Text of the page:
The Espresso Book Machine: A Savory Vehicle for Sacramento Area Authors

SACRAMENTO REGION, CA (MPG)  |  Story and photo by Andrew Rose
  Share this pic with friends!

Watching the EBM, one is reminded of the Everlasting Gobstopper machine from Willie Wonka and the Chocolate Factory.

SACRAMENTO REGION, CA (MPG) - Three hundred eighty authors and counting have published their works through I Street Press at the Sacramento’s Central Public Library.  On the second floor one will find the Espresso Book Machine (EBM).  This isn’t a venue for selling lattes to local bookworms.  On the contrary, the EBM is state of the art machinery, and is budding writers’ self-contained means of making their work known.

The first EBM was unveiled at the New York Public Library in 2007.  Now more than fifty such contraptions exist in such far flung locations as Johannesburg and Abu Dhabi.  Sacramento’s unit, installed in 2011, is one of only two EBM’s in California.

The machine occupies the space of two storage freezers one might have in their garage.  But it’s a heck of a lot more interesting to watch.  Witnesses marvel as a book is molded and formed before their eyes.  This includes binding the text to a cover with hot glue.  Watching the EBM, one is reminded of the Everlasting Gobstopper machine from Willie Wonka and the Chocolate Factory.  A 300-page volume takes about five minutes to print.  Like the Everlasting Gobstopper, a single, self-contained unit comes out at the end.  It’s literally hot off the press.  Wonka’s magical candy was designed to last forever.  Similarly, a new paperback is there for the ages.

On the introductory video for the I Street Press, Rivkah Sass, Director of the Sacramento Public Library, describes the appeal of the EBM.  “Most of us have a book inside us,” she proclaims.  “And I Street was really about how do we, as the library, become that center of community-based publishing for the Sacramento region.”

Through I Street Press, authors can self-publish.  Before such technology existed, a writer would traditionally send his/her work to a publisher, or possibly fifty publishers, with hopes that one of them would pick up their book.  The sole way for a writer to earn his/her stripes was through a publishing house.  A would-be author could do it alone, but hiring a bookbinder was a costly vehicle.  So-called vanity publishing had a negative implication in its very name.  But now, the ball is in the author’s court, as technology such as the EBM is allowing these individuals greater flexibility with their printed words.  It’s truly changing lives for authors of all levels. 

One individual whose life was enhanced through the I Street Press is Lance Pyle.  Pyle employs the nom de plume Peter Blueberry as the author of The Agency of Obnoxious Laughter.   In the tradition of Shel Silverstein, Pyle combines humorous poetry with illustrations.  I Street Press got Pyle started, and now he has a series of more than twenty poetry books.  Pyle’s career as an architect flourished, and then his life took a dramatic turn when he was diagnosed with throat cancer.  He was forced into retirement and “didn’t have anything to do.”  That’s when Pyle started dabbling with rhymes, accompanied by drawings.  The prolific poet and artist has created his volumes without benefit of writing or art classes.  Pyle says of newfound creativity, “I didn’t know I had it until I had to go find it.”  He has now sold more than 3,000 of his books independently.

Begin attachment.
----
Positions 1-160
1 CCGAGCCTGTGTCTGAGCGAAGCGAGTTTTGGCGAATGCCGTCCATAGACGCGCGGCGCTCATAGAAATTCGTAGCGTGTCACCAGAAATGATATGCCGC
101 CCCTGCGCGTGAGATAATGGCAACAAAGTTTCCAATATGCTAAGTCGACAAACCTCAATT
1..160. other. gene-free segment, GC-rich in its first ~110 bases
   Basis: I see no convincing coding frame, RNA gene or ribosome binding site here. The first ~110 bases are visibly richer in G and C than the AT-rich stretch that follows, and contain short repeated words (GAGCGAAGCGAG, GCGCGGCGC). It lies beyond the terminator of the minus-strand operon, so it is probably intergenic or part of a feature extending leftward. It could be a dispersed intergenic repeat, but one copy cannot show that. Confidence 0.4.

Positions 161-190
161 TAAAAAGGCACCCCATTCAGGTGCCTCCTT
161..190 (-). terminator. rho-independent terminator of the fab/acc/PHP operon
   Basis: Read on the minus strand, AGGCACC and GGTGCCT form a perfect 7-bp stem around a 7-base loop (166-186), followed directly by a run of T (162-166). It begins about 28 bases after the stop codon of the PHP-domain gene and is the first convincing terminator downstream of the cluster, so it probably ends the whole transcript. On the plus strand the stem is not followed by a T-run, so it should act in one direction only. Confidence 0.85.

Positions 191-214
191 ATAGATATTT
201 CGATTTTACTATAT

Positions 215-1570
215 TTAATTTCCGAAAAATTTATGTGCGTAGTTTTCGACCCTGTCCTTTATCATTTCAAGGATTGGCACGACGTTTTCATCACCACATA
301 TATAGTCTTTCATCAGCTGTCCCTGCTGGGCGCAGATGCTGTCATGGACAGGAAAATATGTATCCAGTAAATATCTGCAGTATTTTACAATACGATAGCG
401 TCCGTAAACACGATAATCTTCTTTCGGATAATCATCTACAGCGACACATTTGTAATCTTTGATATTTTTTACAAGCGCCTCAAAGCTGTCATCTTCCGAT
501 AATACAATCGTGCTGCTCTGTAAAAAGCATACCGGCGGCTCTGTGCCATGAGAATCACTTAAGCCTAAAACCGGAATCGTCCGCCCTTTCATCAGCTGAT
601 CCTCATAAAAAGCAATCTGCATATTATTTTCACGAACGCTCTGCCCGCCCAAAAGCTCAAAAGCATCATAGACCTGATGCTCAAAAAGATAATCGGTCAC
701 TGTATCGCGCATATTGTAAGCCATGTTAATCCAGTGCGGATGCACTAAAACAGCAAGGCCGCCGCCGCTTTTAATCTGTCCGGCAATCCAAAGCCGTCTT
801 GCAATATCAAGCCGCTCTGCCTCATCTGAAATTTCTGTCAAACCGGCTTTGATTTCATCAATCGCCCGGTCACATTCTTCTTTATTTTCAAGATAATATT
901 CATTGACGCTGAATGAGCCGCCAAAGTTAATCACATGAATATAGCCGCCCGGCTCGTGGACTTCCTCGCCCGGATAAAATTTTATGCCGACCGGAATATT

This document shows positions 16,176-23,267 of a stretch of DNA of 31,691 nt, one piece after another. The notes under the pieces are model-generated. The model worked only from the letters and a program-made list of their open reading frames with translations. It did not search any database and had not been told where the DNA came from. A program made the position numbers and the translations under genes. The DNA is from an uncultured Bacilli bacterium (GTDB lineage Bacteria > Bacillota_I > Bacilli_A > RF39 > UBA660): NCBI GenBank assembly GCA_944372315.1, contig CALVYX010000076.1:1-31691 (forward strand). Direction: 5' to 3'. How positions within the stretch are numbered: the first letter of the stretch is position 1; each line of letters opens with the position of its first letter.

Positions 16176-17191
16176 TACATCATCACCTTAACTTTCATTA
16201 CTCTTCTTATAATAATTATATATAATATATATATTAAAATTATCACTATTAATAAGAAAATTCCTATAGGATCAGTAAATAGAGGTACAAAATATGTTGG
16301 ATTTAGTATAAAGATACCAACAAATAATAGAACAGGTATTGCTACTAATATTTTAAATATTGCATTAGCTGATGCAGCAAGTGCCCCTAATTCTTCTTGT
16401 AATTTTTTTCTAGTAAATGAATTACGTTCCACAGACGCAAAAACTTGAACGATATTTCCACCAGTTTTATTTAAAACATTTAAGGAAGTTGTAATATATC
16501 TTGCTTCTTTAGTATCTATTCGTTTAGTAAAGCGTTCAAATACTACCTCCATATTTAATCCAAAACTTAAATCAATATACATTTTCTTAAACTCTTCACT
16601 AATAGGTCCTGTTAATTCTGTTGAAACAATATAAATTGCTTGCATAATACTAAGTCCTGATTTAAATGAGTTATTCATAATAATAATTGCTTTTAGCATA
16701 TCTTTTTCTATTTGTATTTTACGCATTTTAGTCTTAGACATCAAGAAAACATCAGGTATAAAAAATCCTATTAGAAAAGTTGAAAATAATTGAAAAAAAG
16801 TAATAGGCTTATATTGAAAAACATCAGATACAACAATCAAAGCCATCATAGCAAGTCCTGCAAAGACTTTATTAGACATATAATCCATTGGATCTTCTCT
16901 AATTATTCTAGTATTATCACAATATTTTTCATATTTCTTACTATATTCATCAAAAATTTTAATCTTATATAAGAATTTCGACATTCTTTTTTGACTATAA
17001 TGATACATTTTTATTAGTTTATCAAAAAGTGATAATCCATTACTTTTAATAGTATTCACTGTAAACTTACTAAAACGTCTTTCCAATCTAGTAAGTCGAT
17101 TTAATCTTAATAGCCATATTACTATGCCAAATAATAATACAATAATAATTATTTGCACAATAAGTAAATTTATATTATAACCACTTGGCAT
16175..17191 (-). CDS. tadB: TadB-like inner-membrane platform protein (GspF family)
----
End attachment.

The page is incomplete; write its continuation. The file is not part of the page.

Pyle, as all I Street Press authors, got started through an initial meeting with librarian Gerald Ward.  Ward maintains the I Street Press as a one-person operation.  While each book on the EBM is printed the same way, Ward recognizes that every author’s needs are different.  Some are accomplished writers, while others come to the I Street Press with merely an idea.  No matter where one is in the writing process, Ward is happy to encourage the writer’s endpoint of holding their very own book in his/her hands. 

The initial librarian’s consultation is free of charge.  After assessing the would-be author’s needs, Ward will point the individual in the right direction to get started on their book.  This might include hiring an outside editor or taking a writing class.  Ward states, “Whether 40 or 700 pages, there is a $6 charge per book and 3 cents per page.”  The writer may complete a proof copy as part of the package.  The fine-tuning process continues until the final copy is completed.  The end product is an actual published book, complete with ISBN, copyright, and bar code.  Additional fees for set-up and revisions are arranged between Ward and the author.  The I Street Press is a nonprofit organization.  Fees paid by authors using the EBM are contributions to the library to help maintain its services.      

Those interested in the I Street Press are encouraged to see the process first hand.  For more information, go to www.saclibrary.org/istreetpress.